As 2021 draws to a close, San Jose officials have concerns about traffic fatalities for the year climbing toward record levels despite ongoing investments in street improvements and educational outreach.
At least 55 people have died in traffic accidents involving pedestrians, cyclists and motorcycles as of Nov. 30, making 2021 one of the deadliest years in the past decade, according to newly-released data from San Jose’s Vision Zero Task Force. Those numbers could potentially rise because fatalities tend to increase during the winter months when streets are darker for longer hours.
“We’re approaching the darkest time of the year,” said Jesse Mintz-Roth, Vision Zero program manager. Mintz-Roth noted an additional fatality occurred after the report was finalized.
San Jose launched Vision Zero in 2015 after 60 people died in traffic accidents the previous year. The goal is to eliminate traffic deaths altogether, but fatalities haven’t dipped below 40 since 2012. Resident Gina LeBlanc, whose son was killed while walking near Curtner Avenue, reminded the task force during a recent meeting that its goal is to get to zero traffic deaths.
“Our numbers are not dropping,” she said at the meeting.
People killed while walking is the biggest category of fatalities, Mintz-Roth said. He added that eight cyclists died in 2021, which he believes is potentially a record for the last five or 10 years. The city also witnessed a record high for motorcycle fatalities, with nine for the year. One-fifth of the fatalities involved homeless people struck by vehicles. The vast majority of deaths—nearly 70%—occurred during dark hours.
Speeding remains a leading contributor to traffic deaths, so the city is boosting its enforcement efforts. In the third quarter of 2020, the San Jose Police Department issued 414 citations; for the third quarter of 2021, the department issued 4,012. Councilmember Raul Peralez said he knew from personal experience when he was younger that tickets serve as an effective deterrent against speeding.
“It really slowed me down—it did,” Peralez said. “That consequence is really influential to people’s driving habits.”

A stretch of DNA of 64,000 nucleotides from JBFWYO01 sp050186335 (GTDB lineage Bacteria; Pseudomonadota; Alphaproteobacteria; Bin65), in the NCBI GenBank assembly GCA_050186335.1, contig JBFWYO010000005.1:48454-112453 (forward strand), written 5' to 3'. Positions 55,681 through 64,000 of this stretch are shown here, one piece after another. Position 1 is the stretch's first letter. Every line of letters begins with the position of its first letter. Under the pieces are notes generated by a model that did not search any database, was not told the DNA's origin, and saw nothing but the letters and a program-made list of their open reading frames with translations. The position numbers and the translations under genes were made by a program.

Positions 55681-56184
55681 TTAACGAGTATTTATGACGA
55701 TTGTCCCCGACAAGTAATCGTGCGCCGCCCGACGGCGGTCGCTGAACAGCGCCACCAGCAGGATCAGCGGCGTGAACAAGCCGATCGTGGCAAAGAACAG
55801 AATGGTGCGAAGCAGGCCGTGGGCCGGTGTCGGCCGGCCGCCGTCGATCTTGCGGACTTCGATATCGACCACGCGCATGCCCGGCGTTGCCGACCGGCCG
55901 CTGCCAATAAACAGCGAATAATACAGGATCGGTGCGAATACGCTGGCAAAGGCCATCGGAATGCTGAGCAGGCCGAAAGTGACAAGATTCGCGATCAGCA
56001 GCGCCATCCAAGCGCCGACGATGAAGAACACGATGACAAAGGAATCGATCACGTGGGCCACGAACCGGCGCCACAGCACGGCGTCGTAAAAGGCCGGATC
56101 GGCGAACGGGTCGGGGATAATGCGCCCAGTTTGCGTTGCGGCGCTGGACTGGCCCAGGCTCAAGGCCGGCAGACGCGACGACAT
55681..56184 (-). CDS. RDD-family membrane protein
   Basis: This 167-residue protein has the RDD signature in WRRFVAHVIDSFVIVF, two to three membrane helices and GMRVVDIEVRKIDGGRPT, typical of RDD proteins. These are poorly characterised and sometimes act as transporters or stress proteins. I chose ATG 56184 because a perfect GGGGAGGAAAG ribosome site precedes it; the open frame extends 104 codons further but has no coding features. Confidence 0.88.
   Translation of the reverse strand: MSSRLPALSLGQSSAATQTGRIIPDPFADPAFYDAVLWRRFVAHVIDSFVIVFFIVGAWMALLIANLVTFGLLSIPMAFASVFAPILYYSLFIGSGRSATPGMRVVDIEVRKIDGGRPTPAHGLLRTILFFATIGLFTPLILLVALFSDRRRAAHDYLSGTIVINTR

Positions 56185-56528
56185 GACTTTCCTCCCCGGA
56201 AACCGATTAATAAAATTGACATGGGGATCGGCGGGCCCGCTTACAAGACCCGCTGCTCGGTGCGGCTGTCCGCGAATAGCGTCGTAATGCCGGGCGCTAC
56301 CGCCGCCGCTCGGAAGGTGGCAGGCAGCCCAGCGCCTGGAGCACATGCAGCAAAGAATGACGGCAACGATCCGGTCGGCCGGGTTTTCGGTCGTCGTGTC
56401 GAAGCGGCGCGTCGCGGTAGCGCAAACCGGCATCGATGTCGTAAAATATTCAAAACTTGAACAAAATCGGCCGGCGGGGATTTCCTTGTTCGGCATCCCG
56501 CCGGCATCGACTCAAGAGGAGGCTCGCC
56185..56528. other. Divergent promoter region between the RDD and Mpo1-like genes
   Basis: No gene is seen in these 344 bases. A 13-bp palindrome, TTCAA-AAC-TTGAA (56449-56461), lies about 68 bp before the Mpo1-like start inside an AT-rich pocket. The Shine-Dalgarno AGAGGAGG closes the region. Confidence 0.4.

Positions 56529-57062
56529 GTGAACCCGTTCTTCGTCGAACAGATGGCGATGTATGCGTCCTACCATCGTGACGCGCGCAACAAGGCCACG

Making streets safer
San Jose is investing in quick build projects to make streets safer. Vu Dao, a transportation department engineer, said the city created improvements along three priority streets: Senter Road, Fruitdale Avenue and Story Road. The enhancements include additional crosswalk protections, protected bike lanes and curb extensions, which can be built relatively quickly.
Lawmakers have focused on improving some of the more dangerous intersections in the city. In September, the San Jose City Council voted to install barriers on Monterey Road and Curtner Avenue, the site of seven car and pedestrian collisions this year. Monterey Road has nine of the 65 most dangerous intersections in San Jose, according to a 2019 study. Many of the city’s deadliest roads have at least three lanes and speed limits above 30 miles per hour.
Vision Zero Task Force members are also bolstering educational campaigns focused on children, and to let people know the risks of crossing streets in the dark. One challenge is getting adults to take public warnings seriously about something as mundane as walking across the street.
“How do you tell adults who have been crossing streets their whole life that they’re not being attentive enough?” Mintz-Roth said.
Residents applauded the task force for its efforts, but also asked officials to consider other ways to improve safety.
“Our streets are filled by speeders who speed through our neighborhood and have no regard for the safety of our residents,” said Rosalinda Aguilar, president of the Guadalupe Washington Neighborhood Association. She asked the task force to prioritize maintenance of speed monitor displays that fall into disuse or get covered up by trees.
Edgar Arellano, programs manager for pedestrian advocacy group California Walks, urged officials to seek data from Street Story, a tool created by UC Berkeley that allows people to document unreported crashes, near misses and other useful information that may not appear in police reports.
Cyclist Buki Wilson said he appreciates the city expanding its bike infrastructure over the past three years. But he noted drivers frequently merge into cycling lanes.
“That’s not typically safe,” he said. “I’ve actually had to move out of the lane to make accommodations for illegally parked cars.”
Robin Roemer, who helped lead a lengthy campaign to stop the Charcot Avenue extension in North San Jose, asked the task force to reconsider the target of its educational campaigns.
“Instead of trying to reach every pedestrian… I would suggest putting up signs saying, ‘Hey, drive slowly, pedestrians could be in the road,’” Roemer said. “Focus on the driver behavior here.”